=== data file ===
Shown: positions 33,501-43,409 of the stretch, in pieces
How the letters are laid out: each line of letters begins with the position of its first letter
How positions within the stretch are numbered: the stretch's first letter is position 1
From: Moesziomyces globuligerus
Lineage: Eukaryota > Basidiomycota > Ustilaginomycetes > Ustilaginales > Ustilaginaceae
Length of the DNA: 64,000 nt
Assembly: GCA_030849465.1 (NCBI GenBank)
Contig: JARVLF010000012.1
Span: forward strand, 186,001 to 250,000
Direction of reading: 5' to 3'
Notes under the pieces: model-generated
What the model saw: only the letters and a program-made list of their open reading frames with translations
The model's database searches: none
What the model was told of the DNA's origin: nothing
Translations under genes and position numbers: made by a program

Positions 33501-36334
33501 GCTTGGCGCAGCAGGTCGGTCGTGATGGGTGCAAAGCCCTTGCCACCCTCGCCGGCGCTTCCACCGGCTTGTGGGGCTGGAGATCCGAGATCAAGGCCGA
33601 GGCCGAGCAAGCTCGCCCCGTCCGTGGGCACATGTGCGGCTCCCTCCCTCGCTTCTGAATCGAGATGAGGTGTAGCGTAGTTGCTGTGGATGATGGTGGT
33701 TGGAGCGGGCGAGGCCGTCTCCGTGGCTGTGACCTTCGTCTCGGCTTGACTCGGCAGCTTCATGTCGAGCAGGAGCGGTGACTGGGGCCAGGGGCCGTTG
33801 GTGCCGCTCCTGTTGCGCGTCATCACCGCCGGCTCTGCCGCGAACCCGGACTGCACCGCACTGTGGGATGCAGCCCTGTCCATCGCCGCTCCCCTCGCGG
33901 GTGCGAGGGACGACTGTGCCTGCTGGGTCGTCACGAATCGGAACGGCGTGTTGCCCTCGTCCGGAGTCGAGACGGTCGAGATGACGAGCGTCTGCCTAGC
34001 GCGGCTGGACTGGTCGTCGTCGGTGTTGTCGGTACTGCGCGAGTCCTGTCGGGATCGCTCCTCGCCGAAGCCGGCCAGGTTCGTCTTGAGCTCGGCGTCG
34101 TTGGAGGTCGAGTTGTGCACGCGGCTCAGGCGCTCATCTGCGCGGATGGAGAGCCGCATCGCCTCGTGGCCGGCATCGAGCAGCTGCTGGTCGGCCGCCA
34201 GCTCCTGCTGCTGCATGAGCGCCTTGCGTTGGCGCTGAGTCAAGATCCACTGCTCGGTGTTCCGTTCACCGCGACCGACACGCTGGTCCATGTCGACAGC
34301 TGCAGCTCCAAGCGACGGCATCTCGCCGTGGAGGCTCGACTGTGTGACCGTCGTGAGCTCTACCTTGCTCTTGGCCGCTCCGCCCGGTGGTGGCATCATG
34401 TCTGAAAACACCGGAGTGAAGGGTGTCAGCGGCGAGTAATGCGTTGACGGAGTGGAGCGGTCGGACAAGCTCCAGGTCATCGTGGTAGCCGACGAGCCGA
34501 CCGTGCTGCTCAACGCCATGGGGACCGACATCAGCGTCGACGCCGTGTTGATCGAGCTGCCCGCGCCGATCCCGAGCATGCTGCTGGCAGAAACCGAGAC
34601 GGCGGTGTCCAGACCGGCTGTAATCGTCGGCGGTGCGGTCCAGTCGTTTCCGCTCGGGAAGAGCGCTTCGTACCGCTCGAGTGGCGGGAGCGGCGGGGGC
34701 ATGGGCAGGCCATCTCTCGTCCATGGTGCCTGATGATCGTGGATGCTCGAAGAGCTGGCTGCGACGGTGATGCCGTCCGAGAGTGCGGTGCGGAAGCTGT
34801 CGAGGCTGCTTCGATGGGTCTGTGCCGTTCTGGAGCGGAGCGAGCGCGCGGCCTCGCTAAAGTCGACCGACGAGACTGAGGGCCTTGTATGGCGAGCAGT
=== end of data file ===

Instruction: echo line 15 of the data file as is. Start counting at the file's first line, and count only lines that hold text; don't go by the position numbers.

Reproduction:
Translations under genes and position numbers: made by a program